The title of this book does less than justice to the contents, for this is the story not only of John Owens, but also of his father, Owen Owens. The elder Owens established himself in Manchester, England as a hat-lining cutter about 1790. Later he manufactured hats, umbrellas, and cotton cloth, employing a number of hands in his shop but also “putting out” much work to artisans in the neighborhood. He acted as his own wholesaler, dealing with merchants from the surrounding area. Gradually he began to sell goods made by others. By 1830 his firm had given up both its manufacturing activities and its domestic trade, and Owen Owens and Son were selling entirely in the foreign market.

A considerable part of the trade of the Manchester firm was with South America. Owens first penetrated that continent’s markets in 1812 with a shipment of goods on consignment to John Scurr of Río de Janeiro. Two decades later “the greater part” of Owen Owens and Son’s “capital and energies was devoted to the markets of Brazil, Banda Oriental [Uruguay], and the States of the Río de la Plata [Argentina]” (pp. 72-73). A single agent in Brazil, A. W. Lyon of Bahia, in the middle of the 1840s was handling eighty percent of Owen Owens and Son’s entire export trade. The Manchester firm shipped cheap cottons and woolens to Latin America, receiving in return bills of exchange, specie, and native produce such as hides, sugar, and raw cotton. Sale of these commodities in the English market at times netted the Manchester merchants a larger profit than was made on their shipments to South America.

John Owens became the managing partner in Owen Owens and Son about 1828. Early in his regime the firm expanded its trade in the New World and moved into the Near and Far East. Always at the mercy of overseas agents, John Owens was particularly unfortunate in his choice of firms to act for him in the late 1830s and the 1840s. Seemingly as a consequence, he began to withdraw from foreign trade. His later success as money lender and speculator greatly increased the size of the fortune with which, upon his death in 1846, he endowed the college that has grown into Manchester University.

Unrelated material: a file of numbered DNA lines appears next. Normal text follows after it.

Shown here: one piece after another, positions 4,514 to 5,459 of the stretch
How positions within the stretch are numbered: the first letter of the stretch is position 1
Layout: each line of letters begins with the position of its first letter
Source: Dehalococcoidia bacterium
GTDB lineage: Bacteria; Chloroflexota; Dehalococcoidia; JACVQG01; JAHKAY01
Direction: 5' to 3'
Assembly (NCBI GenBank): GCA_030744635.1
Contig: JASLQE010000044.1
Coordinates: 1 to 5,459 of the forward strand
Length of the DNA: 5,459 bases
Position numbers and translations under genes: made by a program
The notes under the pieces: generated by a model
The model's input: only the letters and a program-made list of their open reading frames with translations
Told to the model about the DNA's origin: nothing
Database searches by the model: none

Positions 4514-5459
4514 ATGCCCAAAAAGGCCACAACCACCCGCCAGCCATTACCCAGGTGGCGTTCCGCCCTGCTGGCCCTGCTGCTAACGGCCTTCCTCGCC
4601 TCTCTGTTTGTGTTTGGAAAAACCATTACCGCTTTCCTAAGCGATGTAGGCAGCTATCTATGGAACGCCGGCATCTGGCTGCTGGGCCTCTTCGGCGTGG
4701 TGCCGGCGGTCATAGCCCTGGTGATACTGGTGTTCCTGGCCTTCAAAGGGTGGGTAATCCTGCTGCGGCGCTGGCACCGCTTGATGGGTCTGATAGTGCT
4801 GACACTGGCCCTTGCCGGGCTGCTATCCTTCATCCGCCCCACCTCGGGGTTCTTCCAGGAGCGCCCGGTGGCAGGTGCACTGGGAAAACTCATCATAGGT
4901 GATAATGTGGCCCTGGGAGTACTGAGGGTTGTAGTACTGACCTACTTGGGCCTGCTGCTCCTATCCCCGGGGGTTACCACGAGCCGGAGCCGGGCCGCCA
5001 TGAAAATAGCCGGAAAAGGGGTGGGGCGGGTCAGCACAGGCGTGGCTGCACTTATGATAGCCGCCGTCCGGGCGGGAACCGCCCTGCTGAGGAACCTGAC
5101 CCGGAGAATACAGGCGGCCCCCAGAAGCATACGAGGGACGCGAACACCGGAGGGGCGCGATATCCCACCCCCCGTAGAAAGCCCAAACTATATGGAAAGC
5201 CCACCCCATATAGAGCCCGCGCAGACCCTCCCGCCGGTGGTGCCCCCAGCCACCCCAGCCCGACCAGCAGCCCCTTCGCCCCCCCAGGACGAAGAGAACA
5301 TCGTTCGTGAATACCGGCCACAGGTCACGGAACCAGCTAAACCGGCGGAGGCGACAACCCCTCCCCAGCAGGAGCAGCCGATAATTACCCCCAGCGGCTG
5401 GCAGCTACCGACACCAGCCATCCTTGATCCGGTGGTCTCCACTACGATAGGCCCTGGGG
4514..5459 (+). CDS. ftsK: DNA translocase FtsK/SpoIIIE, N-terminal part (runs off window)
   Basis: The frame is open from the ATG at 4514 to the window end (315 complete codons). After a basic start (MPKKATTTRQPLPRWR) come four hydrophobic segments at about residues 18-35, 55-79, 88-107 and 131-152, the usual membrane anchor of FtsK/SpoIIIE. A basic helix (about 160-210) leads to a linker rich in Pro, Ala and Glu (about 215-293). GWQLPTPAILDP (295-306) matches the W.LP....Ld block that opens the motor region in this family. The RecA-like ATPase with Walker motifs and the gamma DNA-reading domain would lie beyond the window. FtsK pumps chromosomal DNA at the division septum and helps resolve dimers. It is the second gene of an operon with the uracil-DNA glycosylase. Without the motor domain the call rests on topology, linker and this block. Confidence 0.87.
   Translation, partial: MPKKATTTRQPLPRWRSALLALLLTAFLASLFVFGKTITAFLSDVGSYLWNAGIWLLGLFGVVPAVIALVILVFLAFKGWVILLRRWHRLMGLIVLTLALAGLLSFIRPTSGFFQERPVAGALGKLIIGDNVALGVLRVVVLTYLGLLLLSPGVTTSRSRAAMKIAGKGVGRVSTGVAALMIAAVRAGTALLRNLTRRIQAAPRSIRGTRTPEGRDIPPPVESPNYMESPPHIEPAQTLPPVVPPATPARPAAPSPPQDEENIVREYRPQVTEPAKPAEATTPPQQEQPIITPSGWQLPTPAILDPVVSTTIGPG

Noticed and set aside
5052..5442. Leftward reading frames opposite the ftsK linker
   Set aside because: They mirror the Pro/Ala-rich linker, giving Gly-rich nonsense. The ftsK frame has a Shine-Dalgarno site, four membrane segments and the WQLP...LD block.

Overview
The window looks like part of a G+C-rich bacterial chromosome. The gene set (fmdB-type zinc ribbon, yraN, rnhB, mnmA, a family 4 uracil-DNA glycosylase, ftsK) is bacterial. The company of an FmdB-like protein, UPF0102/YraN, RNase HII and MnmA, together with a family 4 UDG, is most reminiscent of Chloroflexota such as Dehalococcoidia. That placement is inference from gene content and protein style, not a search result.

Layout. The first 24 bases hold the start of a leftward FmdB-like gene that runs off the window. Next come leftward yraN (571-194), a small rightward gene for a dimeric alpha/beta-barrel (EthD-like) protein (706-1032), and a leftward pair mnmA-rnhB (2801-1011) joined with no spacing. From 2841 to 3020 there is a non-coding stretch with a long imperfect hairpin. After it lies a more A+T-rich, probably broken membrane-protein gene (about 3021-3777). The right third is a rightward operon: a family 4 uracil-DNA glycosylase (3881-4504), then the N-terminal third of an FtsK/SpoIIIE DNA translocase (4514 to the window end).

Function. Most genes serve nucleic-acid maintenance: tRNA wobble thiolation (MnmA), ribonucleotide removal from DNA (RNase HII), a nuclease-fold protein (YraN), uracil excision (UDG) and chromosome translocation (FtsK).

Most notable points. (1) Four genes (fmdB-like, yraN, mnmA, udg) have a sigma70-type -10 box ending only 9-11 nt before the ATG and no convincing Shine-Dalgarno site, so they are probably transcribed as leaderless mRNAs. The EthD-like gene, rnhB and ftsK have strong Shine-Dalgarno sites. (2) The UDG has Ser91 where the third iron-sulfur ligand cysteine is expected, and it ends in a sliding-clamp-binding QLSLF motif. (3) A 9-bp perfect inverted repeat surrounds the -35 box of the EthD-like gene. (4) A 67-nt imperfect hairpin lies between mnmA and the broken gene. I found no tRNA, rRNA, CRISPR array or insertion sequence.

This good book ought to be a better one. “The history of any firm whose records survive,” Clapp writes (pp. 175-176), “can . . . illuminate and illustrate the general economic history of the times.” I agree with him and therefore wish that he had made more explicit the relationship of Owen Owens and Son to “the general economic history” of the period in which the firm operated. His dependence upon the firm’s records is too complete. Such obvious secondary sources as Norman Sydney Buck’s The Development of the Organisation of Anglo-American Trade, 1800-1850 (New Haven, 1925) and Herbert Heaton’s work on the Yorkshire cloth traders are missing from Clapp’s citations. More importantly, he failed to use a number of Parliamentary Papers (especially the 1833 Report from the Select Committee on the Present State of Manufactures, Commerce, and Shipping in the United Kingdom), which would have given him data for judging the typicalness of the Owens’ experience. Nonetheless, Clapp’s book is so meticulously written that his readers will come away from it with the feeling that they, too, could carry on an export business in nineteenth-century Manchester.